Let’s be honest: we’ve all had days when we’ve gone into work when, in hindsight, we probably should have stayed at home.
Be it a lingering cold, a seasonal bout of flu or perhaps a painful minor physical injury; we’ve all at some point in our lives dragged ourselves out of bed, loaded up on painkillers and soldiered on into the office feeling like a hero.
It’s not just physical ailments, either. Many of us will have still made it into work even if our mental health has been under strain. Mental health is just as important as physical health, and we’d bet there have been times when you’ve gone into work feeling burnt out, overly anxious or even depressed.
The thing is though, is that whilst carrying on may seem like the right thing to do, it’s actually a complete fallacy. Think about it: When you’re suffering from a minor illness, under increased mental stress or physical injury, one of the most commonly given – and most effective - forms of advice is to rest up, try to relax and give your body and mind a chance to recover.
So, why do the vast majority of us still decide to head on into work when we’re unwell or simply not fit to work?
If this is a common experience for you, or perhaps work at a place where ‘soldiering on’ through illness and injury is common, it could be just one of the signs of a presenteeism culture.
UNDER PRESSURE TO DO THE RIGHT THING
With businesses under pressure to be productive and profitable, they need to have active, positive and productive workforces to support them reaching their targets.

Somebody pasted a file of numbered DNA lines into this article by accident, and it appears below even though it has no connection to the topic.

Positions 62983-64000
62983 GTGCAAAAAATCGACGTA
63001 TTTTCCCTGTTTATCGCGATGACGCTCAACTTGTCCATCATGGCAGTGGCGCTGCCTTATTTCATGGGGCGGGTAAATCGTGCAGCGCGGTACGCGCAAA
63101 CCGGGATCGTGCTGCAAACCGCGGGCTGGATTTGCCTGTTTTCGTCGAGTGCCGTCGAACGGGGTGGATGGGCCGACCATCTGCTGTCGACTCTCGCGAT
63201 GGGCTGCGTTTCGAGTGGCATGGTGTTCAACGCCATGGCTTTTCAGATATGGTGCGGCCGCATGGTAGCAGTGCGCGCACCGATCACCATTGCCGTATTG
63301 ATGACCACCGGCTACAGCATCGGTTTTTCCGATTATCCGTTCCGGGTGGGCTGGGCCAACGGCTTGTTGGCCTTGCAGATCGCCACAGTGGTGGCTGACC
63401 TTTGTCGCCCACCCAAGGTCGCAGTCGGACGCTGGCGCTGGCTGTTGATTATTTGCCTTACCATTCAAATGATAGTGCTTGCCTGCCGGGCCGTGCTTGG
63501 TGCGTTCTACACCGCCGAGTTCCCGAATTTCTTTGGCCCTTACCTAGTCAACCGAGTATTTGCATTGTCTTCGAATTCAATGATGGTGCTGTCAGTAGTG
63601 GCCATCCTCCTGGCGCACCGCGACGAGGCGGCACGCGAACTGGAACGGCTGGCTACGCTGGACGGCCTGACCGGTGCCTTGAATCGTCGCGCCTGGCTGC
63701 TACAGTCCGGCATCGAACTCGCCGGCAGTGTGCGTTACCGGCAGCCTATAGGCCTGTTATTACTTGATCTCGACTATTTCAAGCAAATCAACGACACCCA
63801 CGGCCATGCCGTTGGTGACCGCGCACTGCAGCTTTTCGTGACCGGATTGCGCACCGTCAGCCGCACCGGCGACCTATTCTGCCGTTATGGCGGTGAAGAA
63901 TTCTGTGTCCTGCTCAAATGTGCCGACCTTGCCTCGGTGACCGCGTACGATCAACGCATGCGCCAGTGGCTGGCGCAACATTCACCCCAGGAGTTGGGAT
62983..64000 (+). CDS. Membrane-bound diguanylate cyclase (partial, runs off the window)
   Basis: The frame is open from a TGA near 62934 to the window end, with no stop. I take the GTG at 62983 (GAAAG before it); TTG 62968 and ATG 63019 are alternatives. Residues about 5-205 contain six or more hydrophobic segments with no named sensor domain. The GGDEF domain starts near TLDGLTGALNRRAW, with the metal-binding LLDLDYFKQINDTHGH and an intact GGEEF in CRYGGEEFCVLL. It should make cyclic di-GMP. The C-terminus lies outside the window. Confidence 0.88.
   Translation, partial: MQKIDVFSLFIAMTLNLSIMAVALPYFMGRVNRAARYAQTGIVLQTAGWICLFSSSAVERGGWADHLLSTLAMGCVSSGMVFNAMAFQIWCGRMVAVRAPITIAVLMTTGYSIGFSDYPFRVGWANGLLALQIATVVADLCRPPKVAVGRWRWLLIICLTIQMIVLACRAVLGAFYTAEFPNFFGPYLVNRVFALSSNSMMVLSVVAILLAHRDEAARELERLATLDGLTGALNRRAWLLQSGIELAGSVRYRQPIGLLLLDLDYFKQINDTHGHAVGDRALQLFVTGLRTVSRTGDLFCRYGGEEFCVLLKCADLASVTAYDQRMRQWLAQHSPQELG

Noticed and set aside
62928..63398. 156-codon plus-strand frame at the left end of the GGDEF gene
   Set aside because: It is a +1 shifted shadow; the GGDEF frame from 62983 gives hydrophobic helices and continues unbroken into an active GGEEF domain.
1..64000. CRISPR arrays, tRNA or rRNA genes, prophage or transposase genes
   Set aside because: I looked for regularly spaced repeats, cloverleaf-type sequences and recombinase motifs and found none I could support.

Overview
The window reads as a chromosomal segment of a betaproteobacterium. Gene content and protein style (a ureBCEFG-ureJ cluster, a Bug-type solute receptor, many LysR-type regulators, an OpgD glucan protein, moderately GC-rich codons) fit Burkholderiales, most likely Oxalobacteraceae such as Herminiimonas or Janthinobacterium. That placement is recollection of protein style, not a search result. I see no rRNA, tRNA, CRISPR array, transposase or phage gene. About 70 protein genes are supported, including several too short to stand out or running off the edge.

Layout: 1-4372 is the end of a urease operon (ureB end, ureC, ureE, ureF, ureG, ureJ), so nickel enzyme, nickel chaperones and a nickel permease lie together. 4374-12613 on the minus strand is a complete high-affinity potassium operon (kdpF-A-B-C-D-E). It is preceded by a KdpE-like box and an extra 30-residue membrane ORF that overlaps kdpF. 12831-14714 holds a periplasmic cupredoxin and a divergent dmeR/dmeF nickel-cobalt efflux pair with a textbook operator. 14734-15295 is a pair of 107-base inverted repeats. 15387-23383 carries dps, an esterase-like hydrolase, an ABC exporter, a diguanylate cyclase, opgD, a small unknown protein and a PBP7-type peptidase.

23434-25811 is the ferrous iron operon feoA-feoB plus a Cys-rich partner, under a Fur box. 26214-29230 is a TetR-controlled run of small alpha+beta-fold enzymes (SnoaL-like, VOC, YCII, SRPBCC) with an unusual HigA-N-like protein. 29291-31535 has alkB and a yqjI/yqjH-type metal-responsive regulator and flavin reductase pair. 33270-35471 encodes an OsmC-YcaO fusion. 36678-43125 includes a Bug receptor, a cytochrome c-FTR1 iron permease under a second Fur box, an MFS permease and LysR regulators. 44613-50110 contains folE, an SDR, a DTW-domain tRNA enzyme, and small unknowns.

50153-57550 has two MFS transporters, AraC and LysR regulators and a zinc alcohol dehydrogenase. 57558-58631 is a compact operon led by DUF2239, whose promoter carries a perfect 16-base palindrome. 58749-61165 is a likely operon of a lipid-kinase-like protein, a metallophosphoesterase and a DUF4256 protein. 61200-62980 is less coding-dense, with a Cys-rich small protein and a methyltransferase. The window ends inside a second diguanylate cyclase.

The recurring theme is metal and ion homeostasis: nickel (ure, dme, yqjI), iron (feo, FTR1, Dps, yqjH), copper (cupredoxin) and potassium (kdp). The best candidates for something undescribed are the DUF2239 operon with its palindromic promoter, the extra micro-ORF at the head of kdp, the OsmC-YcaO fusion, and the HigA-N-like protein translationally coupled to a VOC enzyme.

It’s this need to keep productive and, to an extent be ‘needed’ which is a key driving force behind presenteeism in the workplace and why many people feel obliged to continue working when they should really be resting. But presenteeism is actually one of the biggest killers of productivity and positive company cultures – especially in larger businesses and public sector organisations.
Presenteeism isn’t a niche phenomenon or confined to a specific industry, though. According to the Chartered Institute of Personnel and Development, over 83% of employees have observed presenteeism in their organisation, and a quarter (25%) said the problem had got worse since the previous year.
Given those statistics, it’s clear that the problem of presenteeism is potentially getting worse - and this really is bad news! Whilst having a full and working workforce may seem beneficial, as we mentioned earlier, a business that suffers from presenteeism can actually face far greater problems than just lower productivity, including:
- Increased likelihood of work-based mistakes and poor workmanship
- Physical and mental exhaustion
- Increased mental stress
- Workplace sickness epidemics
- Longer illness recover times
- Lack of enthusiasm or engagement
- Lower workplace morale.
With so many negative effects caused by an ever-present workforce, it’s in every organisation’s interests to manage presenteeism effectively; and spotting the warning signs is a great place to start.
POOR ATTITUDES TO ILLNESS
First and foremost, our country’s attitude to sickness is a peculiar one. For instance, research by online recruiter CV Library found that over 52% of professionals felt ‘too guilty’ to take time off when they were genuinely ill, whilst one in five employees (24.1%) don’t like taking sick days as they believe it reflects badly on them.
Ask yourself: what are your colleagues’ reactions to illness in your workplace? Do they perhaps insinuate you’re just ‘taking a sickie’ or perhaps react negatively to absence and put pressure on people to work? If you’ve seen or experienced these types of behaviours, it can lead to a culture of presenteeism.